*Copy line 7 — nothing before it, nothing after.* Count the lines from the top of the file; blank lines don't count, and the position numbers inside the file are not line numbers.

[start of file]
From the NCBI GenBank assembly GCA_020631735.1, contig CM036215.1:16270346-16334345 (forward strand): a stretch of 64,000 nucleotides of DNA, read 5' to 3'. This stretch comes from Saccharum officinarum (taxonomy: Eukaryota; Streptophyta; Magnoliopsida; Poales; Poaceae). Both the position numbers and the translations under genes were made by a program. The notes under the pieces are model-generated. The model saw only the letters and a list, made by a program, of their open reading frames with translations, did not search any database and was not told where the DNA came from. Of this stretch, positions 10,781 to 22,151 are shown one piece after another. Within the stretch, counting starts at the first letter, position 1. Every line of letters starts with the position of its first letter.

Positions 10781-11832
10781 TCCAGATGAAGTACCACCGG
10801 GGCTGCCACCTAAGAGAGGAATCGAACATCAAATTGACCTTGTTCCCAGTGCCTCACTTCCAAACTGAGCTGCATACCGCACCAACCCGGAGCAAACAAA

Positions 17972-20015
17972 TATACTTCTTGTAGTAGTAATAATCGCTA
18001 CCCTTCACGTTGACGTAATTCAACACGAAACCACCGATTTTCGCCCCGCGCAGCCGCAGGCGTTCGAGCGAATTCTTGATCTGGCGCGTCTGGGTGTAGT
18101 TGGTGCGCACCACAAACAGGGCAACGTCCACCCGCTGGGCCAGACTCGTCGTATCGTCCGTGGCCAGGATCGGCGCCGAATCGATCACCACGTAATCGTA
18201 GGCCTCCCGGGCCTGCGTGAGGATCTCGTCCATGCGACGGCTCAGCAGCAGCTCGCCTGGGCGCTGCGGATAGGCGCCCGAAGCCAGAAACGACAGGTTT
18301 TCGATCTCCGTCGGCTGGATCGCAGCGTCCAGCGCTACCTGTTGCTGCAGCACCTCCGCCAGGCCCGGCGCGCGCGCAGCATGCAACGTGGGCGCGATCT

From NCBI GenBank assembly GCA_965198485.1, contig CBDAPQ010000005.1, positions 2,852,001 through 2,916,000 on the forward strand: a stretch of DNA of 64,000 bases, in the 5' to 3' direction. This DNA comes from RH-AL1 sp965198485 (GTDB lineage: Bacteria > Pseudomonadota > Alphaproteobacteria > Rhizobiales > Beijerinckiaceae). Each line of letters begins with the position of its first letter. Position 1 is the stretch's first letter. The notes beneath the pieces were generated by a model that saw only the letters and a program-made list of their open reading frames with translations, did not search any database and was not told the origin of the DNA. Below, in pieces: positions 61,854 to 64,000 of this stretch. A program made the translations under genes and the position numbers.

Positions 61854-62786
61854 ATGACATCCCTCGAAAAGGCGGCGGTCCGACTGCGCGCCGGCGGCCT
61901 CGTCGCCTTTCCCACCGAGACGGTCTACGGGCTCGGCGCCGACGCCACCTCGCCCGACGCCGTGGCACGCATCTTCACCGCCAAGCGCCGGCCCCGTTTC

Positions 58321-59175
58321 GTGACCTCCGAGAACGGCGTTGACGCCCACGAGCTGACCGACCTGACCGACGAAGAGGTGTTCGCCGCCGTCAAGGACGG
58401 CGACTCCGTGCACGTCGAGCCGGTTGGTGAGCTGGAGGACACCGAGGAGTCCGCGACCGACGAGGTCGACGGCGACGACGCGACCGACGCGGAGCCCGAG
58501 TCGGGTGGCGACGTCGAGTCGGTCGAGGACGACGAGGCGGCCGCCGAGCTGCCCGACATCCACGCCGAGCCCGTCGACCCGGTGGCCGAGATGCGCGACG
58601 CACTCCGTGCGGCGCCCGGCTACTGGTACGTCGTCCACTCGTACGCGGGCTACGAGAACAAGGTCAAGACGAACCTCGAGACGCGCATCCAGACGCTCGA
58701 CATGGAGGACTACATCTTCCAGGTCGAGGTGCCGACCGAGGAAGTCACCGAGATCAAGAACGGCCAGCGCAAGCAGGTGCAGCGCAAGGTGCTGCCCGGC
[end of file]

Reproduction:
18001 CCCTTCACGTTGACGTAATTCAACACGAAACCACCGATTTTCGCCCCGCGCAGCCGCAGGCGTTCGAGCGAATTCTTGATCTGGCGCGTCTGGGTGTAGT